But despite the nationality and branch of service of the gun’s inventor, the US Army was never interested in adopting it.
Not only that, but they also so thoroughly opposed it, that they took Lewis guns from US Marines who had them as they arrived in France and replaced them with the Chauchat LMG.
This can be largely attributed to a conflict between Col. Lewis and General William Crozier, who was chief of the Ordnance Department at the time. Fortunately for Lewis, while the Army never adopted his gun, both the Navy and Marine Corps did so in 1917.
Because of the nature of trench warfare, handguns didn’t get a lot of use during World War I. Still, they were issued to those who had to work in cramped spaces, such as tank operators and airmen.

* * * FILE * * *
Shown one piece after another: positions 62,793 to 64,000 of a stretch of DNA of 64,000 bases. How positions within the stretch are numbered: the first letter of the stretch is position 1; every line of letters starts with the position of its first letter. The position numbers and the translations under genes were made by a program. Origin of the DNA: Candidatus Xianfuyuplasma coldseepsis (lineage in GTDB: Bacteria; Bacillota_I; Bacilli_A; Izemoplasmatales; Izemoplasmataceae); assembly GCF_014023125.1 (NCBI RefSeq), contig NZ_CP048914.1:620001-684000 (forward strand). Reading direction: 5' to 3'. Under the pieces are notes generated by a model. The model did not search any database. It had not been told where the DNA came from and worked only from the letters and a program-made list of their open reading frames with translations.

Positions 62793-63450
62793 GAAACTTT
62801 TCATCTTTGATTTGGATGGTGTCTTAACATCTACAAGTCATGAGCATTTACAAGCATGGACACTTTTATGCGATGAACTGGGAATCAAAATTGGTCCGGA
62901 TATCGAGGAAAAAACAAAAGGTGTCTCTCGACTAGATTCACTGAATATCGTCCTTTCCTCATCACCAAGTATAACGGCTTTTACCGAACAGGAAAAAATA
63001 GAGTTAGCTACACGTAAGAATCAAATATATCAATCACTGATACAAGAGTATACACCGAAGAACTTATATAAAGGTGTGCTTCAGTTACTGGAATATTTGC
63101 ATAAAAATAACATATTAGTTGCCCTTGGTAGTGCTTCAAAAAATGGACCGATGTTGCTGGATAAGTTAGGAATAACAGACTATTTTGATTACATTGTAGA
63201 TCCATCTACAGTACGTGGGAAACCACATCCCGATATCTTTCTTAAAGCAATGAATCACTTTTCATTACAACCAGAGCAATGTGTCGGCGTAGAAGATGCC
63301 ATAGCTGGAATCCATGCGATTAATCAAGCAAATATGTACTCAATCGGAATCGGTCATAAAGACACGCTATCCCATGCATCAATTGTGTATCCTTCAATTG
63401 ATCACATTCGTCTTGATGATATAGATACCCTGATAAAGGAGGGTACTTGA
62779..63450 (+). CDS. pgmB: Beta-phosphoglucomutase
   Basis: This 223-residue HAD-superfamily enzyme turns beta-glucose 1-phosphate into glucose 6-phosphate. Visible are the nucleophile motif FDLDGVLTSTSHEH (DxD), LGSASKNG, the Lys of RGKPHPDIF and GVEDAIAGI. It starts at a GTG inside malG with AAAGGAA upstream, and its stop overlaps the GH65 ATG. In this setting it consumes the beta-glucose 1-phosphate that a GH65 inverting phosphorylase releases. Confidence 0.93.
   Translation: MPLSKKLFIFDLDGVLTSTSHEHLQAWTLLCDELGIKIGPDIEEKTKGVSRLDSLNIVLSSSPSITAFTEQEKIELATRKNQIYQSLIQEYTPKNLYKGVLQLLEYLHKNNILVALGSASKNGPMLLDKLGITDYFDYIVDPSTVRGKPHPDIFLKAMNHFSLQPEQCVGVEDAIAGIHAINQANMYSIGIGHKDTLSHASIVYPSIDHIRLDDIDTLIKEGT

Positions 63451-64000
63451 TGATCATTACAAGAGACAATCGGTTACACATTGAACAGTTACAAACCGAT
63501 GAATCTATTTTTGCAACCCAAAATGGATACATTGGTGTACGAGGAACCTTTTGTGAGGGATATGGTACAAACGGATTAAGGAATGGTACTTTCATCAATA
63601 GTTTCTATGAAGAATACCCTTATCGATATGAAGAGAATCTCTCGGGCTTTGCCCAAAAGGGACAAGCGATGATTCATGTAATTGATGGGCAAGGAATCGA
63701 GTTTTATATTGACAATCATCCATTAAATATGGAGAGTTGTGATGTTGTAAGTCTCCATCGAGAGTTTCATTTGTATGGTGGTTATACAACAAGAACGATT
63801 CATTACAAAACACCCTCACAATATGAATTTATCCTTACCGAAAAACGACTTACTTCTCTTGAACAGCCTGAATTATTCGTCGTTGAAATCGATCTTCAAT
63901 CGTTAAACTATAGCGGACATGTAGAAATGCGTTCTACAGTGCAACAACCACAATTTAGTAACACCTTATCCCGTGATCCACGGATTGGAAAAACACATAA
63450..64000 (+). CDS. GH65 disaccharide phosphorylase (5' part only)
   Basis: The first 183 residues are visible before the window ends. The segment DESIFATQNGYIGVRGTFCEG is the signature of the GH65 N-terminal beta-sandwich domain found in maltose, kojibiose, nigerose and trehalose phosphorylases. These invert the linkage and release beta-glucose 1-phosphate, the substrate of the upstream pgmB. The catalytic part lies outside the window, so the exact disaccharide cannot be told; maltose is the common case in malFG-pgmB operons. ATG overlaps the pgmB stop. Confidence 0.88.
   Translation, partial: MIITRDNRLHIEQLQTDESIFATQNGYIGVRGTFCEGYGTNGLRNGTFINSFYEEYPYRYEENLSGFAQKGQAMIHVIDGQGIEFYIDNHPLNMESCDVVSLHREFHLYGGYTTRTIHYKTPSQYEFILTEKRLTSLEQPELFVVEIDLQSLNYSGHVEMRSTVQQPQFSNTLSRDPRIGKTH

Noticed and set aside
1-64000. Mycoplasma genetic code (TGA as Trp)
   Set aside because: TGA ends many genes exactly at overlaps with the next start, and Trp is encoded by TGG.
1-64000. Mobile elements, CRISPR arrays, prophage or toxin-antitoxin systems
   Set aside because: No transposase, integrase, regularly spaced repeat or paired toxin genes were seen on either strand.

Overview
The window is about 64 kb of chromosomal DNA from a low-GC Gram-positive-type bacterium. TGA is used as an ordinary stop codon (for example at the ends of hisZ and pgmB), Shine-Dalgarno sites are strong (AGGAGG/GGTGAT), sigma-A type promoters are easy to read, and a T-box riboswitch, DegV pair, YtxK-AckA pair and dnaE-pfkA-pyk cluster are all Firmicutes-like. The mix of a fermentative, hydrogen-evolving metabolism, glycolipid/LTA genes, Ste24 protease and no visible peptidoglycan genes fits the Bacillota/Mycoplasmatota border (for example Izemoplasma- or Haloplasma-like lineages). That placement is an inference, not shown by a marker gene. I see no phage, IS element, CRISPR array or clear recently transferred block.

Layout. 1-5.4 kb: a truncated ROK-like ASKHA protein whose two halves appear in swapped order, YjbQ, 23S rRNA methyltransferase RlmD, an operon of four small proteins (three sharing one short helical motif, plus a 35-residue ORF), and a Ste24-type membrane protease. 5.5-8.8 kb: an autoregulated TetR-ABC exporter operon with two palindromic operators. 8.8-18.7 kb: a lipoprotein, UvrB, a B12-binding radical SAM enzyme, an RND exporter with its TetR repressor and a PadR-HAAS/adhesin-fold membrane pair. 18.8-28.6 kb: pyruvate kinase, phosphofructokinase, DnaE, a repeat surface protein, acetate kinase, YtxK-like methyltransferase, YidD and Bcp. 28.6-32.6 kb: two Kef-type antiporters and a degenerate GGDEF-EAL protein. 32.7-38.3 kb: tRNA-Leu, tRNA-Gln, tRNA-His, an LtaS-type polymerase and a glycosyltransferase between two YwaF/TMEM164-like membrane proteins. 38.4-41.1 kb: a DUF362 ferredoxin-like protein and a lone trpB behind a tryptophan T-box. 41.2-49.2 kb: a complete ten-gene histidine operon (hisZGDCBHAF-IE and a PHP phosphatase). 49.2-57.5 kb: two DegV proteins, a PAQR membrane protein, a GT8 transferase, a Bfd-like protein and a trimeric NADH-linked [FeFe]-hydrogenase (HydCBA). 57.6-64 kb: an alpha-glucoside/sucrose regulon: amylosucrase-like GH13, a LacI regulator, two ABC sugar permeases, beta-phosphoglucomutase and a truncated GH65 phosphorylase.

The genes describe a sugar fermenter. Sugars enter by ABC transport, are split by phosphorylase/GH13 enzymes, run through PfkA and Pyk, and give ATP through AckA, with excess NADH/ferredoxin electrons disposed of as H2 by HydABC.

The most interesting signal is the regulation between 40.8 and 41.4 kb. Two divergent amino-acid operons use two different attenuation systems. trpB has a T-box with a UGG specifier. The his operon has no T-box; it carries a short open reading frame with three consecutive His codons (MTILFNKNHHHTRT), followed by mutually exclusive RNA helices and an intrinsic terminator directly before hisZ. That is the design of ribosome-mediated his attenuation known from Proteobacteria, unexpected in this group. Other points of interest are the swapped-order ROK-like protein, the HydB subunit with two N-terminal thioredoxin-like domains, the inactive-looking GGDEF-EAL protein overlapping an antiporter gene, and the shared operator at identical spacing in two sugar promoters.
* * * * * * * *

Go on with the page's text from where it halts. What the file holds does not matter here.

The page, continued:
They were also used by so-called “trench sweepers,” men who would rush the enemy trench after their own side made an advance in order to clear out and claim the trench.
The 1911 has been around for more than a century and is still ridiculously popular. Back during World War I, however, it was still the new kid on the block. Sure, it had been adopted several years prior to US entry in the war, but the war provided the pistol with its first chance to really prove itself.
Of course, it didn’t take US entry into the war to get started proving itself. The Colt M1911 was also being used by the British Empire and Commonwealth, the Russian Empire, and France.
In fact, the demand for the M1911 was so high, especially once the US joined the fight, that the US had to contract with several other US arms manufacturers to ensure enough M1911s were produced.
(Want one? Check out the Best 1911 Pistols for the Money!)
Even if you don’t recognize the name of the Luger Pistol (or its other name, Pistole Parabellum), you’ve almost certainly seen it before.